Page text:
Effect of morphological changes due to increasing carbon nanoparticles content on the quasi-static mechanical response of epoxy resin

Hamed Yazdani Nezhad*, Vijay Kumar Thakur

*Corresponding author for this work

Research output: Contribution to journalArticlepeer-review

47 Citations (Scopus)


Mechanical failure in epoxy polymer and composites leads them to commonly be referred to as inherently brittle due to the presence of polymerization-induced microcrack and microvoids, which are barriers to high-performance applications, e.g., in aerospace structures. Numerous studies have been carried out on epoxy's strengthening and toughening via nanomaterial reinforcement, e.g., using rubber nanoparticles in the epoxy matrix of new composite aircraft. However, extremely cautious process and functionalization steps must be taken in order to achieve high-quality dispersion and bonding, the development of which is not keeping pace with large structures applications. In this article, we report our studies on the mechanical performance of an epoxy polymer reinforced with graphite carbon nanoparticles (CNPs), and the possible effects arising from a straightforward, rapid stir-mixing technique. The CNPs were embedded in a low viscosity epoxy resin, with the CNP weight percentage (wt %) being varied between 1% and 5%. Simplified stirring embedment was selected in the interests of industrial process facilitation, and functionalization was avoided to reduce the number of parameters involved in the study. Embedment conditions and timing were held constant for all wt %. The CNP filled epoxy resin was then injected into an aluminum mold and cured under vacuum conditions at 80 °C for 12 h. A series of test specimens were then extracted from the mold, and tested under uniaxial quasi-static tension, compression, and nanoindentation. Elementary mechanical properties including failure strain, hardness, strength, and modulus were measured. The mechanical performance was improved by the incorporation of 1 and 2 wt % of CNP but was degraded by 5 wt % CNP, mainly attributed to the morphological change, including re-agglomeration, with the increasing CNP wt %. This change strongly correlated with the mechanical response in the presence of CNP, and was the major governing mechanism leading to both mechanical improvement and degradation.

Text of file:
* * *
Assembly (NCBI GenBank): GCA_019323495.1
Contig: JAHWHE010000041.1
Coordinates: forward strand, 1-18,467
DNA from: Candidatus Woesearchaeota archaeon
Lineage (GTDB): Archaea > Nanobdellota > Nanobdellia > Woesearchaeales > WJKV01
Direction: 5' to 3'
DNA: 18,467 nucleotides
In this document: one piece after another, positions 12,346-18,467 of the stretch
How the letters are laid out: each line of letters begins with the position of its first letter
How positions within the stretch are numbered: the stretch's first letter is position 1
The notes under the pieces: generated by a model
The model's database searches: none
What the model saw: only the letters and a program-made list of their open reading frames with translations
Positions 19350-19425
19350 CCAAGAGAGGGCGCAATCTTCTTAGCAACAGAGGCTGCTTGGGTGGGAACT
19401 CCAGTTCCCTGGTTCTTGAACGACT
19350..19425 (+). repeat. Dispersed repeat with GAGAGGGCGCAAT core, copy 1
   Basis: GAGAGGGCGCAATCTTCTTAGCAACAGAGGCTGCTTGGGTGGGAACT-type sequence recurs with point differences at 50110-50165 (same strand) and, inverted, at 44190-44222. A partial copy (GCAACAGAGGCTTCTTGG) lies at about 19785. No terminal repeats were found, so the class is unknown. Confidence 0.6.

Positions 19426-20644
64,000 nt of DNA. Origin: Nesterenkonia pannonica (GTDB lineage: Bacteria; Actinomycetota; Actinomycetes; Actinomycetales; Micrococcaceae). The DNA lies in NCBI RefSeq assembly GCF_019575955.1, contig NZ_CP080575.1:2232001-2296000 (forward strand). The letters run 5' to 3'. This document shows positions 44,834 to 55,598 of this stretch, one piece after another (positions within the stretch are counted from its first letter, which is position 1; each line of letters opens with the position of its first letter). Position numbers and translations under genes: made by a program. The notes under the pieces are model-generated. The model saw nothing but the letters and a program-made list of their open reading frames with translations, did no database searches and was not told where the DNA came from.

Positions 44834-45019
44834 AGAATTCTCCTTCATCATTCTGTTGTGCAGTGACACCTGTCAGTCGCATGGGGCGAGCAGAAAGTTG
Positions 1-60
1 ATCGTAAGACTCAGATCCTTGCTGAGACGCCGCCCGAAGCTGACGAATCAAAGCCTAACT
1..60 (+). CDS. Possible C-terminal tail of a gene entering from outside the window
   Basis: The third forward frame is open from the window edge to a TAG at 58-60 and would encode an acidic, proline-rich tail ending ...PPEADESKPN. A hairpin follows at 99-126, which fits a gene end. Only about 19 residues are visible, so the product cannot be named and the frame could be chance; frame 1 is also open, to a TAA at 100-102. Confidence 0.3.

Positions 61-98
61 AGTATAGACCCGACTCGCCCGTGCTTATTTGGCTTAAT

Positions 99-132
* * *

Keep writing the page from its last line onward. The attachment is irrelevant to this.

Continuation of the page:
Original languageEnglish
Article number1106
Issue number10
Publication statusPrint publication - 6 Oct 2018
Externally publishedYes


  • Carbon nanoparticles
  • Composites
  • Polymers


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